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  Poverty and Poverty Reduction
 

Poverty is a complex problem, and like all such problems, it poses challenges even in terms of how it is framed. A wide range of factors are involved, and stakeholders have different perspectives and priorities, leading to many different conceptions of poverty. The fuzziness stemming from diverse approaches operating side by side can hamper comprehensive, multisectoral initiatives in their efforts to build effective partnerships, design poverty reduction strategies, assess progress, and communicate their work in ways that empower low-income households and mobilize support for poverty reduction efforts.

Tempting as it is to make the poverty challenge more manageable by simplifying how it is understood, this only results in further frustration when its complex reality fails to be addressed. The Poverty and Poverty Reduction learning initiative, therefore, attempts to maintain an appreciation for the complexities of poverty, strive for coherence among diverse perspectives and continuously deepen our collective understanding.

The series examines alternative approaches to conceiving poverty and poverty reduction in order to strengthen the capacity of communities to make choices about how best to frame, unfold, measure and communicate about local poverty reduction efforts. To the extent possible, we will seek to reach a consensus on a refined approach for understanding the concepts of poverty and poverty reduction underpinning our collective work.

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Learning Objectives

Participants in this series will:

  1. Explore key terms and concepts relevant to defining ‘poverty’ and ‘poverty reduction,’ clarify the major debates and consider critical choices to be addressed.

  2. Review how partners in Vibrant Communities have conceptualized poverty and poverty reduction to date, and position these approaches within the wider field of thought.

  3. Examine a variety of schemas or models and determine their pros and cons for supporting comprehensive, multisectoral initiatives for poverty reduction.

  4. Explore the challenge of problem identification when dealing with complex issues such as poverty reduction and identify general approaches for dealing with this challenge both for local initiatives and for our collective work.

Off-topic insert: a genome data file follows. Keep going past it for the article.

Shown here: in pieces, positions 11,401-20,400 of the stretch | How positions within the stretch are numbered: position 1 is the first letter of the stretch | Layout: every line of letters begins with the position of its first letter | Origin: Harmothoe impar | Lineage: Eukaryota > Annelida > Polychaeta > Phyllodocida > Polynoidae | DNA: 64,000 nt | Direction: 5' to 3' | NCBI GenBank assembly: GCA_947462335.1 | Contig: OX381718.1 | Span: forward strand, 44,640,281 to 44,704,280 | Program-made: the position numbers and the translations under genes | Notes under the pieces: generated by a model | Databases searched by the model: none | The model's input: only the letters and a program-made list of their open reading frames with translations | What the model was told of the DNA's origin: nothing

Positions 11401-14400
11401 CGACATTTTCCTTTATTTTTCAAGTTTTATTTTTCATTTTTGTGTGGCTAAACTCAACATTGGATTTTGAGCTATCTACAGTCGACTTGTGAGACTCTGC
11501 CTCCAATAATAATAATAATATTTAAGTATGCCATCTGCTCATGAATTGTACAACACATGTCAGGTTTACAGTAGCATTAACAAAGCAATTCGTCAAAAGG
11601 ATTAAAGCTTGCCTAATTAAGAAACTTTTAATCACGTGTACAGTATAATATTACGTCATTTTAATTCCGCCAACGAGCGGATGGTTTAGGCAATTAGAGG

Session One: Concepts and Debates

This session considers a series of conceptual fault lines to be navigated when framing work in this area. It reviews key terms used in the discussion of poverty and poverty reduction, identify major approaches to defining poverty and explore alternative theories about the causes of poverty. The session reviews how national and local partners involved in Vibrant Communities have defined poverty and poverty reduction and situates these approaches within the concepts discussed.

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Session Two: Models and their Implications

The second session in the series looks more closely at a series of possible approaches to framing poverty and poverty reduction, and their implications for key aspects of comprehensive, multisectoral initiatives including: partnership formation, strategy development, evaluation and communications. This session both identifies possible models that communities may draw upon to develop or refine their own conceptions of poverty and poverty reduction, and clarifies the implications that different approaches hold.

Resources from the Session:

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Session Three: Common Ground with Diversity

The final session in the series focuses on the challenge of framing poverty and poverty reduction within a pan-Canadian initiative. It considers some underlying challenges faced by all partners in framing efforts to address poverty as a complex issue, as well as the added challenge of collaboration among local and national partners. It considers two basic options for linking the work of all partners: a minimal approach (agree on a core minimum which partners may go beyond as they see fit) or a maximal approach (scope out a comprehensive framework allowing partners to emphasize different aspects of it as appropriate for their local initiatives). The pros and cons of these two approaches are discussed in an effort to reach consensus among Vibrant Communities partners on how to align the efforts of all partners. Particular attention will be paid to the implications for evaluation.

Resources from the Session:

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Resources

Canadian Index of Wellbeing – In 2002, a team of leading experts and practicioners came together to develop the Canadian Index of Wellbeing, which measures economic, health, social and environmental progress in Canadian communities.

Debunking the Myths about Poverty in Canada - This power point presentation by Rob Rainer, Executive Director, Canada without Poverty discussed the links between work, education and family and poverty.  It looks at the persistence of poverty in Canada, the growing gap between rich and poor and the relationship between poverty and welfare.  Finally, it debunks the myth that poverty is too expensive to fix.  Access the slides here.

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Audio Description

Session One: Concepts and Debates

Run time 01:15:37

 

 

 

 

 

 

 

Audio Description

Session Two: Models and their Implications

Run time 01:24:14

 

 

 

 

 

 

 

Audio Description

Session Three: Common Ground with Diversity

Run time 01:21:02

 

 

 

 

 

 

 

 

Sponsors:

The Ontario Trillium Foundation

Maytree